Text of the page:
James Daley: Brown set to be blamed and shamed

Yet another of Gordon Brown's chickens will be coming home to roost next week, when the Parliamentary Ombudsman, Ann Abraham, publishes a new, damning report that will lay the blame for the collapse of Equitable Life firmly at the feet of the Government.

In her conclusion, she will call on Mr Brown and Alistair Darling, the Chancellor, to stump up something approaching £4bn in compensation for the thousands of customers who lost out, and accuse the Department of Trade & Industry, the Government's Actuary Department, the Treasury and the Financial Services Authority of maladministration. If Mr Brown still has any credibility left when it comes to financial regulation, next week should just about finish him off.

In fairness to the current administration, the troubles at Equitable began well before the Tony and Gordon show came to Downing Street. In the early 1990s, it was the Conservative government which presided over the regime that let Equitable make generous guarantees to its customers, without having to keep the financial capital to back those promises.

But it was Brown's Treasury that was responsible for the insurer's regulation in the two years leading up to its collapse in December 2000, and who also failed to take appropriate action to mitigate consumers' losses after the event. More to the point, it is Mr Brown who will be seated at the head of Government when the report is published next week.

So what happens now? In any respectable democracy, you would hope that the Government would listen to the conclusions of its own independent regulator, apologise, and then get to work on finding the money as soon as possible for those who have lost out. Sadly, however, humility has never been Mr Brown's strong suit.

More likely, we will see an arrogant rejection of the Ombudsman's findings and an attempt to kick the report into the long grass – just as we saw with the Ombudsman's report into the occupational pensions scandal two years ago, where 125,000 people lost some or all of their company pension savings. That report was not so very different from this one. Once again, the Ombudsman found the Government guilty of maladministration, and once again, it recommended compensation.

However, there was one crucial difference. Back then, such a damning report by the Ombudsman, followed by such a swift brush-off by the Government, was pretty much unprecedented. In the months that followed, angry select committees criticised the Government for brushing aside the conclusions of such an important public body, while a judicial review of the Ombudsman's report upheld her conclusions and eventually brought enough pressure to bear on the Government that it was forced to meet the demands of the pensioners.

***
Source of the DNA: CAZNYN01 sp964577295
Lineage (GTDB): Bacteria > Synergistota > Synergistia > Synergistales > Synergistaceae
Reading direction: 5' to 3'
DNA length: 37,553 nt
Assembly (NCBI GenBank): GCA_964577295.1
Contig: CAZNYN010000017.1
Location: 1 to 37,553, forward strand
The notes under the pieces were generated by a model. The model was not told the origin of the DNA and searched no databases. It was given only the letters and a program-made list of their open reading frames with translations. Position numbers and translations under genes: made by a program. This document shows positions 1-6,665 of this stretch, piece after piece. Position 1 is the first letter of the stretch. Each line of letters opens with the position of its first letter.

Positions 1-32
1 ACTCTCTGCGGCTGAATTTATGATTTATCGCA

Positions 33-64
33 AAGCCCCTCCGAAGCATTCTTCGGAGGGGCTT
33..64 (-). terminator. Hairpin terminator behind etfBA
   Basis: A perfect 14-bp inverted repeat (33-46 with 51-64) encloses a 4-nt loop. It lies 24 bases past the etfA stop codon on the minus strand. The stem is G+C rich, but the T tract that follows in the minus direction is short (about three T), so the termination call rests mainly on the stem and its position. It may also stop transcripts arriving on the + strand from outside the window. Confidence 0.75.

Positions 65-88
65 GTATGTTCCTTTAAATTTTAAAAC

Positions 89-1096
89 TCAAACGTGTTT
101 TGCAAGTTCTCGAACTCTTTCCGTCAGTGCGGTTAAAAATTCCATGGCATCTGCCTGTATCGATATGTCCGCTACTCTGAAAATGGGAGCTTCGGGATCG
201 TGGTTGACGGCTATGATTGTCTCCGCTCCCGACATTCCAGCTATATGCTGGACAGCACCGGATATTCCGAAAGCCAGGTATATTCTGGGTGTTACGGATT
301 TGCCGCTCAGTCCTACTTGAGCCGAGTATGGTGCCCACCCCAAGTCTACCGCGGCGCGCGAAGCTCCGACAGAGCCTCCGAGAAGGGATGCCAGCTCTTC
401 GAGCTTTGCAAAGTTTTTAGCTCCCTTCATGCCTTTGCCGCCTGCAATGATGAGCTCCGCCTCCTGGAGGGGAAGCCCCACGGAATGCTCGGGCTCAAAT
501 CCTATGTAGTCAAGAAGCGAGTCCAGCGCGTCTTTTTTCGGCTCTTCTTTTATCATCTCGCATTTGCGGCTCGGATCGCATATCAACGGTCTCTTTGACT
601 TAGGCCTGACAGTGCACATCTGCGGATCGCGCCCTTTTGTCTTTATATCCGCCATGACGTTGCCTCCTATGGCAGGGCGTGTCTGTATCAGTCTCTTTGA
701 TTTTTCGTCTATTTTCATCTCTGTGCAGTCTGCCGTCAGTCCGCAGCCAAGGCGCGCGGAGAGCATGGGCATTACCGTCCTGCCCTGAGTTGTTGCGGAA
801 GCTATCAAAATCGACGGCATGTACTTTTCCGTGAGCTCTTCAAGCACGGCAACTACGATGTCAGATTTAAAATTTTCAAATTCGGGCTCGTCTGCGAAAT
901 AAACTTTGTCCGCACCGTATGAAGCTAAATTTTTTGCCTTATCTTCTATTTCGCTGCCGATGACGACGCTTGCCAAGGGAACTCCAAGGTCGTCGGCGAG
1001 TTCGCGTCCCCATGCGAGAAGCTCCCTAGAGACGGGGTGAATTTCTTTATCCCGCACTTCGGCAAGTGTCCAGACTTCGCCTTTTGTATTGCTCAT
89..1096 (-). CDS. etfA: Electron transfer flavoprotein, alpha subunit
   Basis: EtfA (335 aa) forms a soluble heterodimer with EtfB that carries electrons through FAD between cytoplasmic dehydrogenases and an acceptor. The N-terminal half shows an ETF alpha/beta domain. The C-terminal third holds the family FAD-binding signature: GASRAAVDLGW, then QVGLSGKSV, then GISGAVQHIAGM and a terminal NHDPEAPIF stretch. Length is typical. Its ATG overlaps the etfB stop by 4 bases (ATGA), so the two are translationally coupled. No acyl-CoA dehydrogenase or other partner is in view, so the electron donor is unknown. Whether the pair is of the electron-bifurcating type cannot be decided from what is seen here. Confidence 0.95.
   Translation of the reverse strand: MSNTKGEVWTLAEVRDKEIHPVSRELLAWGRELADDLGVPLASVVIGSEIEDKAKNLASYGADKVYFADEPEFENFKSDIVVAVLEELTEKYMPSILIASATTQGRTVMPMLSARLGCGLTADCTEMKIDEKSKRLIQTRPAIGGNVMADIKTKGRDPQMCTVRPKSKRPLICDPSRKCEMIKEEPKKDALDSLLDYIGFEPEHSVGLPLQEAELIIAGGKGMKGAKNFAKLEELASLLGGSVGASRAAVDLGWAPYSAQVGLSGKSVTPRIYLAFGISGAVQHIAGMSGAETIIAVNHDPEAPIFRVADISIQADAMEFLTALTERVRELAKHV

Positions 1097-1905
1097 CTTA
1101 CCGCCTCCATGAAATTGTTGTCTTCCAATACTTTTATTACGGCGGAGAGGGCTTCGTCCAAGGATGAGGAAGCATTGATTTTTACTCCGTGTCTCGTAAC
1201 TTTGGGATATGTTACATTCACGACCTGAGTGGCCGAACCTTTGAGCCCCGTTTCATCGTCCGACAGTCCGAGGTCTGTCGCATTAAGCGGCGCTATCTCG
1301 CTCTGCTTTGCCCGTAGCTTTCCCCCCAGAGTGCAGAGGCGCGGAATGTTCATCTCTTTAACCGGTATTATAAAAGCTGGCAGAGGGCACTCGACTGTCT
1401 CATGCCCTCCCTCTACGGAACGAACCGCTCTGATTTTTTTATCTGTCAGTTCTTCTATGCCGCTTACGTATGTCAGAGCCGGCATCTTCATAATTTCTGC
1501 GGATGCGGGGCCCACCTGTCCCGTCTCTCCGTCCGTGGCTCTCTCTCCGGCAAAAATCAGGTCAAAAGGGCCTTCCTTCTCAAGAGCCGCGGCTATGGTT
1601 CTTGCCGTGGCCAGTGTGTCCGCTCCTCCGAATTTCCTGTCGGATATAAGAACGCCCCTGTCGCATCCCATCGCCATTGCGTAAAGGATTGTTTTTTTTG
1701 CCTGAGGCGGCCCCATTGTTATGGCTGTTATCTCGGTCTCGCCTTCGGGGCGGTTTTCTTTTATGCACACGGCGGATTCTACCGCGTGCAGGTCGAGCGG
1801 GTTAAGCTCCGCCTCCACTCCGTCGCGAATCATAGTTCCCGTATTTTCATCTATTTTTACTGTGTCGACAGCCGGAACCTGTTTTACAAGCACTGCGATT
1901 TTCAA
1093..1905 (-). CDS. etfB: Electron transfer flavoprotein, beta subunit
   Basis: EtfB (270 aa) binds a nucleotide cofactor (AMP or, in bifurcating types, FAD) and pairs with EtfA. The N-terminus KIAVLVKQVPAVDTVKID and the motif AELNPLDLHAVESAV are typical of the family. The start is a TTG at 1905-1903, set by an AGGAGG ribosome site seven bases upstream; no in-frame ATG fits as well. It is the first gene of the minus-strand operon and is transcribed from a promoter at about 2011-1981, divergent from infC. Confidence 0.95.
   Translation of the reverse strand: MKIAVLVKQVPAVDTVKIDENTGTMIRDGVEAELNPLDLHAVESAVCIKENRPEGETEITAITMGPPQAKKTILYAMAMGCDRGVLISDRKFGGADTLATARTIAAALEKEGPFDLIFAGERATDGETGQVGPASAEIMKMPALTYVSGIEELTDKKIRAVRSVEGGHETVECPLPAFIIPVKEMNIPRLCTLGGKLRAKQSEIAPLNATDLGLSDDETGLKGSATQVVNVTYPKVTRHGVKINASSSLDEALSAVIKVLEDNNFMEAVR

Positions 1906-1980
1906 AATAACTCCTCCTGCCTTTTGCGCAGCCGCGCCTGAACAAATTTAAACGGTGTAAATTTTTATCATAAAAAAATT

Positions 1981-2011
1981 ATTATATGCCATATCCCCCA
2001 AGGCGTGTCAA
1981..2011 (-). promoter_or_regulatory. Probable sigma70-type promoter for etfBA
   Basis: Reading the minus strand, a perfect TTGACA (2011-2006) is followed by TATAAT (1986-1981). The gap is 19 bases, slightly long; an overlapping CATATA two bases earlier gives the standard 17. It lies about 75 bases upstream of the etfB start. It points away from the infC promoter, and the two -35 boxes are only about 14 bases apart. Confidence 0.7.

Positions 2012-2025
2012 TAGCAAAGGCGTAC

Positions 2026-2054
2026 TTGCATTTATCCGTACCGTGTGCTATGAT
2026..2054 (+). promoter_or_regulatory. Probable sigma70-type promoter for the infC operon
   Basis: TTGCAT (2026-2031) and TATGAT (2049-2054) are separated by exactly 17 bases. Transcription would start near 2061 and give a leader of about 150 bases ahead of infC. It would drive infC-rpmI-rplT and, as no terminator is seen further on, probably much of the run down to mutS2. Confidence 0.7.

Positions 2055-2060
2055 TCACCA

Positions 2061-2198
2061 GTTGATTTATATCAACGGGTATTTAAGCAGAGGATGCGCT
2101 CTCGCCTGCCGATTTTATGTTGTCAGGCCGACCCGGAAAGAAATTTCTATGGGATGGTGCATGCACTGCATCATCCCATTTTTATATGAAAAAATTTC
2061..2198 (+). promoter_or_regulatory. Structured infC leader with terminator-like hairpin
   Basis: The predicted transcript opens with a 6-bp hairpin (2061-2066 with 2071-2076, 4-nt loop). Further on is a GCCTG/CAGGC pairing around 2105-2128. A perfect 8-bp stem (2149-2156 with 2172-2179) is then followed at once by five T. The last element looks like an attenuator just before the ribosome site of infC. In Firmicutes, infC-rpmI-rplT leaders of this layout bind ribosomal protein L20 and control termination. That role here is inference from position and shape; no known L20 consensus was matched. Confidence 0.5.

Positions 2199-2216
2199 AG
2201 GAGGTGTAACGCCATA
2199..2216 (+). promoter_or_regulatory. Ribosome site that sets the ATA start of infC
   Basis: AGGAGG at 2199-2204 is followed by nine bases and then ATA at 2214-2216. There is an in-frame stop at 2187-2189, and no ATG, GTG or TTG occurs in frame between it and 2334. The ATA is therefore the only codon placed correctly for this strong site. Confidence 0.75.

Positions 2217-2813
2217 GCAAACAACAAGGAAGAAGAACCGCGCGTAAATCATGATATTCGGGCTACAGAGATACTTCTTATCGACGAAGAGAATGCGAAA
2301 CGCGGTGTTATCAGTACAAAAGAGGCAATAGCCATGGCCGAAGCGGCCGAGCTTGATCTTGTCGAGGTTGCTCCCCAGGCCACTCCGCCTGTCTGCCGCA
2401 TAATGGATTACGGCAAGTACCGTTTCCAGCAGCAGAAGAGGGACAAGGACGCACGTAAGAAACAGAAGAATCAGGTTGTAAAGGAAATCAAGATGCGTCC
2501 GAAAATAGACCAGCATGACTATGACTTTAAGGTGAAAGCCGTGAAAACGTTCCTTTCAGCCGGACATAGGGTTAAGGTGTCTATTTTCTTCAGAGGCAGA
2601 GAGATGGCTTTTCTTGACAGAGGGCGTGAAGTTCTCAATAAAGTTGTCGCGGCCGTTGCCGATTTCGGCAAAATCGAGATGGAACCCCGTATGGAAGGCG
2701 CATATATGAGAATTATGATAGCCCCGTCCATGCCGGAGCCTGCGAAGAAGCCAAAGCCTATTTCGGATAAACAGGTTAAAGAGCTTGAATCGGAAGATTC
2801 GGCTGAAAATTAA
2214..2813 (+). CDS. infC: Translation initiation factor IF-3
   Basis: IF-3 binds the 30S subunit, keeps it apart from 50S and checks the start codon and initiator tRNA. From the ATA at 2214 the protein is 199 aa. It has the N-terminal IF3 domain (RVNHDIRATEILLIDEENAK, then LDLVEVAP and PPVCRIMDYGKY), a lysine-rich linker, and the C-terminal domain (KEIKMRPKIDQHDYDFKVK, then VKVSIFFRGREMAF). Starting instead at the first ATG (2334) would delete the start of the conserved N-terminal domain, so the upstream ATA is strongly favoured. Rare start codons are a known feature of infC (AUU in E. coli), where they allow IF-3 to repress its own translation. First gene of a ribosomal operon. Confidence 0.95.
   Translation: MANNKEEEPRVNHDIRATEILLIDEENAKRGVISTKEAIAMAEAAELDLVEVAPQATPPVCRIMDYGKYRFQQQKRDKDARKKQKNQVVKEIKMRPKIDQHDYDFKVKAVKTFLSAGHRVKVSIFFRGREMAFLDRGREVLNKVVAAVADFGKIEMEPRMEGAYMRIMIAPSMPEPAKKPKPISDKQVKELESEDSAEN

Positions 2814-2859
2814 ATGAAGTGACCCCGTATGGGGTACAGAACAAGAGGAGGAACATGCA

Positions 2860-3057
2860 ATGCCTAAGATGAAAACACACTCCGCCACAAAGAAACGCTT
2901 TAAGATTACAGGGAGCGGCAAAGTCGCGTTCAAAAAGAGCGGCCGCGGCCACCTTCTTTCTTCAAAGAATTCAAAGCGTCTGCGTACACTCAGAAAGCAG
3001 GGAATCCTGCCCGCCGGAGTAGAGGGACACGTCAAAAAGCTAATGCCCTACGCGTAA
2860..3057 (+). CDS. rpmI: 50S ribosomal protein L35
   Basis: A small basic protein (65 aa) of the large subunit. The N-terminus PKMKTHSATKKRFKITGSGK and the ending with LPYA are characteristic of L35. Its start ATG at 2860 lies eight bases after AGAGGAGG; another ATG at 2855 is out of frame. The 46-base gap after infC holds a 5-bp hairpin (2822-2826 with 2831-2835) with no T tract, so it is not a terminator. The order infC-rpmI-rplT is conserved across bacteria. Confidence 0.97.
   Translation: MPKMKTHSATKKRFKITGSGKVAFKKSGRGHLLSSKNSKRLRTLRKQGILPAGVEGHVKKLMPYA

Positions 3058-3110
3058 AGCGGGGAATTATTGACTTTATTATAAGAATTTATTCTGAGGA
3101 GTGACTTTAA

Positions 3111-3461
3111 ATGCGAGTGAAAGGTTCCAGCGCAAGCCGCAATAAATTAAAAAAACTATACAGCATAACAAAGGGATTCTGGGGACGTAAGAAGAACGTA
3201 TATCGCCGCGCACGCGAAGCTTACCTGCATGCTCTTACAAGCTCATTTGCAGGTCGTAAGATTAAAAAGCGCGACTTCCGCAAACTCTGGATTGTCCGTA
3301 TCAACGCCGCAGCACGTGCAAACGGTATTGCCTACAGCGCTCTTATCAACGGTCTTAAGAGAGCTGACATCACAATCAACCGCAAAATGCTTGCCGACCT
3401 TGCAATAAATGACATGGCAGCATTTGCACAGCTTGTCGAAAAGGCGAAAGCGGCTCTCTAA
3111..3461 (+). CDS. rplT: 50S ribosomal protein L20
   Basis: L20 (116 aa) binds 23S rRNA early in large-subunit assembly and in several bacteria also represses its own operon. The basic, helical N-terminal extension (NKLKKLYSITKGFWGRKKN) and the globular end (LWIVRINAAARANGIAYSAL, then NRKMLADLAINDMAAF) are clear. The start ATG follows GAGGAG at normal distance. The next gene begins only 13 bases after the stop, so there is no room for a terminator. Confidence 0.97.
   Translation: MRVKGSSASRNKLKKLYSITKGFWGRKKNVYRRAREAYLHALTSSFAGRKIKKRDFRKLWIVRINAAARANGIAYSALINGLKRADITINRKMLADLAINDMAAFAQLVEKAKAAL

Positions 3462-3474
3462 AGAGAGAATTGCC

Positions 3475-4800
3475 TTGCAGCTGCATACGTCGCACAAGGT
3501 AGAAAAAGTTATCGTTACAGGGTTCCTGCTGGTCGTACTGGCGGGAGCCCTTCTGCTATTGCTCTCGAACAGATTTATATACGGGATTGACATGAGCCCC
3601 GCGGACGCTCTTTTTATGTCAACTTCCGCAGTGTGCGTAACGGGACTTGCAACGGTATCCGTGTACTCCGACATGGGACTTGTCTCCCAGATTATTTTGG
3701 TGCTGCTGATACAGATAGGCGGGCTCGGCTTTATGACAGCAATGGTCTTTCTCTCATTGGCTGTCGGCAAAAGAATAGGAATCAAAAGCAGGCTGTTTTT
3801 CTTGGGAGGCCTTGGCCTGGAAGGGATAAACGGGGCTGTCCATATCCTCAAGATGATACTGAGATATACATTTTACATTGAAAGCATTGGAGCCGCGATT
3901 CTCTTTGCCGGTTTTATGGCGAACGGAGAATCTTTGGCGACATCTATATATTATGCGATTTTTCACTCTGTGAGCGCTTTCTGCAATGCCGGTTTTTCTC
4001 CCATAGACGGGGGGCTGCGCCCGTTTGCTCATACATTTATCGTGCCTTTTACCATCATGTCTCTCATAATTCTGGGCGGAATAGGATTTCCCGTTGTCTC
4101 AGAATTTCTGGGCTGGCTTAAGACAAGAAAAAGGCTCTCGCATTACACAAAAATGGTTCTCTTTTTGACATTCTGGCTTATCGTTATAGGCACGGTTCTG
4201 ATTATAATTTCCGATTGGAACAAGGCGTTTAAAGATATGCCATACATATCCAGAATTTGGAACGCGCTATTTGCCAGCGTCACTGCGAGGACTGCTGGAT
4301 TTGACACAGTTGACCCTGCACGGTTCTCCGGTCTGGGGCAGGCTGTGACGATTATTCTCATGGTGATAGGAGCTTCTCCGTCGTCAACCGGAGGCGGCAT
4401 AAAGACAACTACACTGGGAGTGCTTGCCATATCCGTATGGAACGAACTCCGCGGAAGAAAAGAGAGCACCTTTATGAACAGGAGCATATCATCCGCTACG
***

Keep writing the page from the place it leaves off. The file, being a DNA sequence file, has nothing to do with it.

This time round, all of that is fresh in the memory, and politicians are in no mood to let Mr Brown hijack the workings of democracy yet again.

Furthermore, having seen how her occupational pensions report was treated, the Ombudsman has ensured that her new report is bulletproof – tough enough to stand up to any judge if the Government tries to play the same funny games as it did last time, two years ago.

So, in answer to my question – what happens now? – I'm really not sure. What I hope happens, however, is that MPs from all parties have the resolve to ensure justice is done. Although £4bn sounds like a lot of money at a time when the Government is already presiding over a £7.5bn black hole in its books, it is not so much when broken down on an annual basis.

Some 30,000 of those affected by the Equitable crisis have died over the past eight years. Many of them were forced to live out their last few years on meagre pensions. Fifteen more die every day. If Mr Brown refuses to step up and act responsibly this week, he must be forced to.


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